Viral infection was the biggest single cause of security incidents over the last two years, according to a DTI-backed study published on Tuesday.
The DTI's biennial Information Security Breaches survey found that viral infection caused roughly half of security incidents reported. Two in five viral infestations were said to have caused a serious impact on the organisations affected.
The study also found that viruses were more likely to cause service disruptions than other security breaches. While interruptions generally had minimal impact, a quarter of firms that blamed viral infestation for the worst security incident had major problems, such as losing important services (for example email), for more than a day.
Almost all the 1,000 UK companies that participated in the survey use anti-virus software. Although malware continues to be a problem for UK plc infection rates, the survey says it has dropped by roughly a third since two years ago.
However, on a less encouraging note, 20 per cent of firms questioned said they do not update signature files (used to protect against viruses) within a day.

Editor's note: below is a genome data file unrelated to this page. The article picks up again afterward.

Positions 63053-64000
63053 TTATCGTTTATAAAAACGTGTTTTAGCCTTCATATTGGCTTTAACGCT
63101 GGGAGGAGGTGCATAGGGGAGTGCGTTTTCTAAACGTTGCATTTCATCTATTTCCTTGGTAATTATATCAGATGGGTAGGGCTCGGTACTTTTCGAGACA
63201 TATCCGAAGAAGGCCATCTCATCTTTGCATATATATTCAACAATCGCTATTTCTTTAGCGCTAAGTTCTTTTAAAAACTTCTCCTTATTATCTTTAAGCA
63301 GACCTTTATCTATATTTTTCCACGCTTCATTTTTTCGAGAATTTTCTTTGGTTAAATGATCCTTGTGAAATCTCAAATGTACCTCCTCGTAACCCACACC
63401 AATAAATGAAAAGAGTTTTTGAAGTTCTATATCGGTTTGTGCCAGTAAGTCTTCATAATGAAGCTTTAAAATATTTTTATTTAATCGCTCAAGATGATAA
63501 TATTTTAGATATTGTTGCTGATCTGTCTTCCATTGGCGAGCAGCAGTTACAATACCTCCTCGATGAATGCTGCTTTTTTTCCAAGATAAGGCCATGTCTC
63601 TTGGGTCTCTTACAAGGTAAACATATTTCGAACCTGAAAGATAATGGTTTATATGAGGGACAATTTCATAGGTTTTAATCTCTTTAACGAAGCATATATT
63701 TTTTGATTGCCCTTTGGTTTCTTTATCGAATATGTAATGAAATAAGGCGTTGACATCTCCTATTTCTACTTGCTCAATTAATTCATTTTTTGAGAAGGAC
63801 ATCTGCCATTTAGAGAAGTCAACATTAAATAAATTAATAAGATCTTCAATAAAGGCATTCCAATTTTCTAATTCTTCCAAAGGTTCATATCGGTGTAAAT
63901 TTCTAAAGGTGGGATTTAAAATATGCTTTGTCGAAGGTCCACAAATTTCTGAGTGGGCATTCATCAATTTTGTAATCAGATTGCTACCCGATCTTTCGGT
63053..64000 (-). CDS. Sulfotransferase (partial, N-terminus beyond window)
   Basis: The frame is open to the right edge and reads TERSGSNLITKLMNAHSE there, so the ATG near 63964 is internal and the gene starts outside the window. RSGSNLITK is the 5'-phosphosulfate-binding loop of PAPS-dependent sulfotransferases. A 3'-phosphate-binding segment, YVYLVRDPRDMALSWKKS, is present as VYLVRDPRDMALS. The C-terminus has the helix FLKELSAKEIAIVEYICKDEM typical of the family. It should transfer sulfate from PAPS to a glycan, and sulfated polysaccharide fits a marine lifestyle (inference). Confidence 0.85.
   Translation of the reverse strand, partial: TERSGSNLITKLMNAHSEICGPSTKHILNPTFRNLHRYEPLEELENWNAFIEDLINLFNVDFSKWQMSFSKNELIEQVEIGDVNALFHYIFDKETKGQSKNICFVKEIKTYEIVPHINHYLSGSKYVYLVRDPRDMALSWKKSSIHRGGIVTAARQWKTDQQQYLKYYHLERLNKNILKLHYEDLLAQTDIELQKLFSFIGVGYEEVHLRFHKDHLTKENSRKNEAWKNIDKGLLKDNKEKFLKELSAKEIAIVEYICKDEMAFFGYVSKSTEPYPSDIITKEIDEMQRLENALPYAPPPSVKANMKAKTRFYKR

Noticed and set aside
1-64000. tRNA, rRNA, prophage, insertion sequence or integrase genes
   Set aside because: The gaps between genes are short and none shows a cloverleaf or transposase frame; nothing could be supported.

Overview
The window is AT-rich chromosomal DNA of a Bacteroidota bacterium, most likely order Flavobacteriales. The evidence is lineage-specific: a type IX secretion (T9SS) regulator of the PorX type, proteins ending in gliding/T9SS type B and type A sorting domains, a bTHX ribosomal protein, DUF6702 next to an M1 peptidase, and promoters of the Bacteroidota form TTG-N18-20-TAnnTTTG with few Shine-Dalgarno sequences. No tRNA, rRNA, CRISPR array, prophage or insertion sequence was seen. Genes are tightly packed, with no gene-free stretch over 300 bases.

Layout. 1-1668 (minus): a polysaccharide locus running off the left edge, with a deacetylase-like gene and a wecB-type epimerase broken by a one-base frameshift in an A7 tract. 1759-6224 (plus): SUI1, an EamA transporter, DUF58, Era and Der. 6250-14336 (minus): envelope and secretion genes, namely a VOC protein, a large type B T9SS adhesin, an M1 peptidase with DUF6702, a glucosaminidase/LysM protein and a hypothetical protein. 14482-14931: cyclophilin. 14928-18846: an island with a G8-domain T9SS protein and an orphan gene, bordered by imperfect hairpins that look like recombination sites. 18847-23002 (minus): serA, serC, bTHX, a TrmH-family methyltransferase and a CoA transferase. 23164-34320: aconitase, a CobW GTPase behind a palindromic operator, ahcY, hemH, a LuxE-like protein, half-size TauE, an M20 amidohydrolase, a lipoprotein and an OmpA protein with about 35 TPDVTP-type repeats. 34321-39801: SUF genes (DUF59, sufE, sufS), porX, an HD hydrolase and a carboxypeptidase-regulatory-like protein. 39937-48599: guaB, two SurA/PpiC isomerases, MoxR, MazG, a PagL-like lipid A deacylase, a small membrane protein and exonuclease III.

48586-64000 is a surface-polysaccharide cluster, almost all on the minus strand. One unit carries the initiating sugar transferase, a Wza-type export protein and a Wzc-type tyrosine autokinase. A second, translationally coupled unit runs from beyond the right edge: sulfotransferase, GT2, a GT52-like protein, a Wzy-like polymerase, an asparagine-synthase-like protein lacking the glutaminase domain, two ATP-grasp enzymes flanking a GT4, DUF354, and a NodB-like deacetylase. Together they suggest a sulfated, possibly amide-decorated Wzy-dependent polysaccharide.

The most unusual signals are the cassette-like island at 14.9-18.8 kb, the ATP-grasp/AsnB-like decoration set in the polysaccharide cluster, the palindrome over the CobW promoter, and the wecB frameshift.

Two years ago, a small number of viruses were the root of business concerns, but last year attacks featuring Trojans and botnet clients became a bigger problem. The study found that viral infections tend to take more work to resolve than other incidents. One such incident took a company 50 days to fix.
The telephone survey also found that around a quarter of UK businesses are not protecting themselves against spyware.
Meanwhile, patching practices are slowly improving. Nearly nine in ten UK businesses (88 per cent) apply new operating system security updates within a week of their release, compared with 79 per cent of businesses in 2004. Firms that install patches within a day, unsurprisingly, suffered fewer viral infections than those that wait even a week.
A consortium led by PricewaterhouseCoopers LLP managed the 2006 Information Security Breaches survey. Other lead sponsors are Microsoft, Symantec, Entrust and Clearswift. Input has also come from the National Hi-Tech Crime Unit, Royal Holloway, University of London and the Information Security Forum.
Chris Potter, the partner from management consultancy PricewaterhouseCoopers leading the survey, said: "It's very encouraging to see the progress that UK companies have made in installing anti-virus software and patching their systems. However, there's a danger of fighting yesterday's battle. Past viruses were designed to cause large amounts of indiscriminate damage typically by taking down targets' networks. Cyber-criminals now use virus infections to get in under the radar of businesses and steal confidential data."
The full results of the survey will be published at the Infosecurity Europe exhibition and conference in London, which takes place between 25 and 27 April. ®